Save money, stop wasting funds on alternative malarkey

If alternative medicine had any evidence about it, we’d all just call it medicine. Unfortunately, most of the people within the alt-scam are good at lying. They’re good at making people think they have something to actually offer, when in reality they’re a bunch of anti-science quacks. That’s why it’s unlikely the alt-med scene is where we can start saving funds for real scientific research. But it’s also why we should be saving funds there.

This past week, President Obama called on all federal agencies to voluntarily propose budget cuts of 5%. Well, Mr. President, you might be surprised to learn that there’s a way for you to cut the National Institutes of Health budget without hurting biomedical research. In fact, it will help.

Here’s my proposal: save over $240 million per year in the NIH budget by cutting all funding for the two centers that fund alternative medicine research–the National Center for Complementary and Alternative Medicine (NCCAM) and the Office of Cancer Complementary and Alternative Medicine (OCCAM). Both of them exist primarily to promote pseudoscience. For the current year, NCCAM’s budget is $128.8 million, an amount that has rapidly grown from $2 million in 1992, despite the fact that not a single “alternative” therapy supported by NCCAM has proven beneficial to health. OCCAM’s budget was $121 million in 2008 (the latest I could find) and presumably higher in 2010. That’s over $240M, not counting money these programs got from the stimulus package (and yes, they did get some stimulus funding).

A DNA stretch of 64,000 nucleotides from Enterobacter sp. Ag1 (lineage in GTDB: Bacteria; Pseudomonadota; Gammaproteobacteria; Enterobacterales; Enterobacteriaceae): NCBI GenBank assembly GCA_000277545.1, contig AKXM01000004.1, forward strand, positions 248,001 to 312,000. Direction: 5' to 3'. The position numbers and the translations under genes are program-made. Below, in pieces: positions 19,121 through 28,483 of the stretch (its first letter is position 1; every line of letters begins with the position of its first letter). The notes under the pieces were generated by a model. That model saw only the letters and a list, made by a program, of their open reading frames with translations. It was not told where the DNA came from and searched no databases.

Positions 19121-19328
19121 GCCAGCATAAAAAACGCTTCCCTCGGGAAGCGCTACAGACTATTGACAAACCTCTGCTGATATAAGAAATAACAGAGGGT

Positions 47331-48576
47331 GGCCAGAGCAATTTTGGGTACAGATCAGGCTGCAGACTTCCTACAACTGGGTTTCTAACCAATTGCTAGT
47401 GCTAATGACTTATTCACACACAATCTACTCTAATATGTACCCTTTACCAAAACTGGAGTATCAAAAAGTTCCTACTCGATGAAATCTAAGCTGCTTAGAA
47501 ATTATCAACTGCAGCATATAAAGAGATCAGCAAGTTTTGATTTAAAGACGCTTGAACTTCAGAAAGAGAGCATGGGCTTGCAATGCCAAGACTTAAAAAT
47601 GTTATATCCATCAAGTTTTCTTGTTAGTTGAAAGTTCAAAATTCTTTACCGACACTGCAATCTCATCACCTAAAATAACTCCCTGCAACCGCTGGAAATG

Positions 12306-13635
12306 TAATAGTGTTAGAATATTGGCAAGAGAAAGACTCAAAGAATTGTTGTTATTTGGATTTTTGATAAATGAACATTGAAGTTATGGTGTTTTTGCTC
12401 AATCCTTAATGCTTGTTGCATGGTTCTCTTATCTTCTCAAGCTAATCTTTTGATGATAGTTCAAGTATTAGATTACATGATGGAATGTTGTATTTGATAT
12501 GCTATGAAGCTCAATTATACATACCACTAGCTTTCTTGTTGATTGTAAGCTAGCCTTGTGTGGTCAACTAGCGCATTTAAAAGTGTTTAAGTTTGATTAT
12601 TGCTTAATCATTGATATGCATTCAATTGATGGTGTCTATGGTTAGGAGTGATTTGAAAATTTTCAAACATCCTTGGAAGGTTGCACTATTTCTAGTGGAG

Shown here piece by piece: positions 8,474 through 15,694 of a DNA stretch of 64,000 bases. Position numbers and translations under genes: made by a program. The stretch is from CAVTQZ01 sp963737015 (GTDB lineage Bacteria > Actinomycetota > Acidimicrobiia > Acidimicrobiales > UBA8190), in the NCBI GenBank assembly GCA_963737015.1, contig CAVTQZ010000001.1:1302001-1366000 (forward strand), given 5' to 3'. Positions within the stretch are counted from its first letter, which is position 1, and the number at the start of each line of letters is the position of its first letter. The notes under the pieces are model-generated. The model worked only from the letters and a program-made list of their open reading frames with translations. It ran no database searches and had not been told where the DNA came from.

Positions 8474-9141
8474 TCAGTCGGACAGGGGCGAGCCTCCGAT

Whereas anti-science, Republican/teabagging mooks like Sarah Palin can’t see the value in fruit fly research, pseudoscientific organizations like the OCCAM and NCCAM are managing to bleed funds from worthwhile scientific research (like that done on fruit flies). And they’re doing it on some of the silliest programs imaginable.

These two organizations use our tax dollars – and take money away from real biomedical research – to support some of the most laughable pseudoscience that you can find. To take just one example, NCCAM has spent $3.1 million supporting studies of Reiki, an “energy healing” method. Energy healing is based on the unsupported claim that the human body is surrounded by an energy field, and that Reiki practitioners can manipulate this field to improve someone’s health. Not surprisingly, the $3.1 million has so far failed to produce any evidence that Reiki works. But because there was never any evidence in the first place, we should never have spent precious research dollars looking into it.

It’s all a big, ugly scam.

3 Responses

  1. What about truth-in-advertising laws? Why aren’t/can’t those be used against alternative medicines/treatments?

    There seems to be regulations that say one soap/toothpaste/phone network can not say unfair things when advertising, so why aren’t these laws used against the quack?

    An example is when the Robert Jarvik, the inventor of the artificial heart, was forced to stop advertising for Lipitor because it implied an endorsement.

  2. …used against the quacks.

  3. They use the words “may” and “might” a lot to avoid making any real claims.

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